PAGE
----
We must understand that there’s a ripple effect that was published in IRS Notice 2020-32, which states that any expenses that were paid with (essentially) tax-free PPP funds are no longer a deductible expense to the business as this treatment prevents a double tax benefit (tax-exempt income AND the ability to deduct the associated expenses paid with those funds). This will be reflected on your P/L not as additional income, but rather, as a credit to your expenses.
As a practice owner, this affects you directly because the non-deductibility of an expense to the business has a “flow through” effect of being taxable to you at the personal level!
Instead of getting a $100,000 deduction for the expenses that were paid with PPP funds, you’ll potentially owe taxes at your personal ordinary income rate. For an OD in the 24 percent tax bracket, this could potentially translate into a possible $24,000 tax liability, so the net effect of the PPP program to you as a business owner is $76,000.
While the PPP did provide you with an additional $100,000 of resources to use in your practice, you’re losing $24,000 in tax deductions that you’d normally be taking as an expense in your business.
Remember, expenses that are paid with taxable income to the business (i.e. revenue generated by the practice) are a deductible expense. Because an S-corporation doesn’t pay taxes directly but rather “flows through” to the owner’s tax rate, the value of the deductible expense is essentially the owner’s personal income tax rate.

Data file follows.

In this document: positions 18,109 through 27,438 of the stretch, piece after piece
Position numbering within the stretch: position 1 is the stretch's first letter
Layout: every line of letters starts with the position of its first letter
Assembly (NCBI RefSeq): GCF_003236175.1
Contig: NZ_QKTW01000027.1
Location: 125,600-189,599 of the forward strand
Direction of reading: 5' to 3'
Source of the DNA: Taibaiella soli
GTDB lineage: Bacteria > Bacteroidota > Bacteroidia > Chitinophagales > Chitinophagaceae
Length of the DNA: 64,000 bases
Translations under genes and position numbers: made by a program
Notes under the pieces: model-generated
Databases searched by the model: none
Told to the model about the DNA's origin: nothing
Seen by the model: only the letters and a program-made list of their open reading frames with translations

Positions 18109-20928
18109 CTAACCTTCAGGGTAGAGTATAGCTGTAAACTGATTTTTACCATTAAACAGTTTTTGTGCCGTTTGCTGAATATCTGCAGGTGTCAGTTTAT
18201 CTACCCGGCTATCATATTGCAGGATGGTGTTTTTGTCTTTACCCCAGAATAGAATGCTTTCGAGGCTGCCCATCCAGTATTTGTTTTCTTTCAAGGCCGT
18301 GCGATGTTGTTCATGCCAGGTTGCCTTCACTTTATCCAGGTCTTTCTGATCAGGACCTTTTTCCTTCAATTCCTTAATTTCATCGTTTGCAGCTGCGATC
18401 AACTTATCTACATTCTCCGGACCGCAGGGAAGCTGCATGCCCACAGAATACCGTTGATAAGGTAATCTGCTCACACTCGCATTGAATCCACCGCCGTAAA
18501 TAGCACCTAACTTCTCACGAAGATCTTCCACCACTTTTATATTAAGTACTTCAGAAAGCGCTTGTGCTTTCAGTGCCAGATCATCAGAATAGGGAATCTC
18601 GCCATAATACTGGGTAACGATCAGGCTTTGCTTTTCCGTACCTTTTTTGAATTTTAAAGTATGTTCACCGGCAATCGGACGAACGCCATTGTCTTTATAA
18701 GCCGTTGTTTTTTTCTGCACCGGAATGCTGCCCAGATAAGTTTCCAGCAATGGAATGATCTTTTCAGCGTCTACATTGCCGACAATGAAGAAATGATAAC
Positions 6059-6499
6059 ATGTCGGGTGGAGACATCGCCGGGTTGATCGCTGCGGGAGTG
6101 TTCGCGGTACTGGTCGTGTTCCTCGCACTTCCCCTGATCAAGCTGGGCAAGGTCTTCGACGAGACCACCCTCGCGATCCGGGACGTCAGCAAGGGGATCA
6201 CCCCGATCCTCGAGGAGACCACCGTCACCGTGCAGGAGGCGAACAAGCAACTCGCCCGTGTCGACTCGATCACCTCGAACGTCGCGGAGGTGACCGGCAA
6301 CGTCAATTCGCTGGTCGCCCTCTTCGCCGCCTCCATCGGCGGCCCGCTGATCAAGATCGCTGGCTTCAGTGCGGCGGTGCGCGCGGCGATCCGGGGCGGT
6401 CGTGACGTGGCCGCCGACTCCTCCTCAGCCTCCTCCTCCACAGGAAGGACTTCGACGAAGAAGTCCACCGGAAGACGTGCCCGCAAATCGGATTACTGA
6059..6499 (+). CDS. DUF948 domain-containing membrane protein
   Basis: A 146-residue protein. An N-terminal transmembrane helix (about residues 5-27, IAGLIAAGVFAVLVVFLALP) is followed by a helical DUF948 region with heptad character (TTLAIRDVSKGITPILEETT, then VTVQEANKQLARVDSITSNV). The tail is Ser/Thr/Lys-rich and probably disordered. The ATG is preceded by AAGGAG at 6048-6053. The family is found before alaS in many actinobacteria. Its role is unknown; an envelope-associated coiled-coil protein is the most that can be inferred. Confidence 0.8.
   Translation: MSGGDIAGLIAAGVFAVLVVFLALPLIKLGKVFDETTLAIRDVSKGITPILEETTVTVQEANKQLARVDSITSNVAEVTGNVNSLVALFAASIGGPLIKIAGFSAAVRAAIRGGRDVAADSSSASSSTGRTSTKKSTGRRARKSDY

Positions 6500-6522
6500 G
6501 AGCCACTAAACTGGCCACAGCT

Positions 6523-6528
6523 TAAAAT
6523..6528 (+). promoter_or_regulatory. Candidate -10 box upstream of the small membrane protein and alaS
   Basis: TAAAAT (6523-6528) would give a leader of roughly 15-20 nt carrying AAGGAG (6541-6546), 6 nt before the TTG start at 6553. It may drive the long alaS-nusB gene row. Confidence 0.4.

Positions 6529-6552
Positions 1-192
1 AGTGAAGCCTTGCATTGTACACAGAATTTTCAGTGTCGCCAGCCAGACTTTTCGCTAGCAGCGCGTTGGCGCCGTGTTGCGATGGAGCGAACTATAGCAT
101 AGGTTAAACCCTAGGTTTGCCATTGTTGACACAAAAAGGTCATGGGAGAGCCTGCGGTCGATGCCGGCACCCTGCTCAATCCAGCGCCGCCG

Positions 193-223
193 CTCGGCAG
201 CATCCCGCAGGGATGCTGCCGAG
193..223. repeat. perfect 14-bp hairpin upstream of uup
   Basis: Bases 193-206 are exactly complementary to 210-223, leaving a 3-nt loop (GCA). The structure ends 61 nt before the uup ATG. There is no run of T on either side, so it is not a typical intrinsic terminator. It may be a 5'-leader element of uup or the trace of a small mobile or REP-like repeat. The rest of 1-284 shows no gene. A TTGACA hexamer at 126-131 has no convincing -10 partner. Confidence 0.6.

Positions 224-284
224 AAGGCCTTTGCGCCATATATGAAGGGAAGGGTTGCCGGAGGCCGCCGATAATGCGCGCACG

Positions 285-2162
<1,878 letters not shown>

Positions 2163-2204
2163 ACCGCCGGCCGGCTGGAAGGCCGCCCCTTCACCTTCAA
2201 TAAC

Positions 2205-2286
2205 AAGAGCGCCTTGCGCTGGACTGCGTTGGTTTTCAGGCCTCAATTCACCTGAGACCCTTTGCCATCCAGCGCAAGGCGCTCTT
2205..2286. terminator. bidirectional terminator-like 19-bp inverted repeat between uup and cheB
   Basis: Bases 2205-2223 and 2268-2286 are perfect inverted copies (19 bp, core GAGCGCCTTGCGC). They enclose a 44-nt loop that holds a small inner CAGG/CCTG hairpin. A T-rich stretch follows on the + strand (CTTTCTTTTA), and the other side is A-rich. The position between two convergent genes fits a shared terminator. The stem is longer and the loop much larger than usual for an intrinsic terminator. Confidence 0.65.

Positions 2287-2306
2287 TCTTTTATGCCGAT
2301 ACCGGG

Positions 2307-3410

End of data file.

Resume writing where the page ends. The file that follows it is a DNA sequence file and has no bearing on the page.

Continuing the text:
If you file for forgiveness in 2020, and therefore, have addition income that is going to flow through to your personal return, how are your quarterly tax estimates being impacted? Are you going to have an underpayment penalty because of the significant delta between your estimated income and the reality of your return?
Clearly, we don’t have clarity on the full implications of the PPP forgiveness process. There may be additional benefits by waiting until you’ve had proactive conversations with your CFP®, your CPA, and your financial institution to understand the implications of forgiveness on your personal tax situation.
I’m usually one that advocates for ODs taking action. This is one situation where I’m recommending that the action to take right now is one that is coordinated with your professional team. Acting solo without guidance could lead to additional time having to be spent next tax season and a surprisingly higher tax bill than you anticipated.
Adam Cmejla, CFP® is a CERTIFIED FINANCIAL PLANNERTM Practitioner and Founder of Integrated Planning & Wealth Management, LLC, an independent financial planning & investment management firm focused on working with optometrists to help them reach their full potential and achieve clarity and confidence in all aspects of life. For a number of free resources, visit https://integratedpwm.com/ebooks/ and check out the “20/20 Money Podcast” to get more tips on making educated and informed financial and business decisions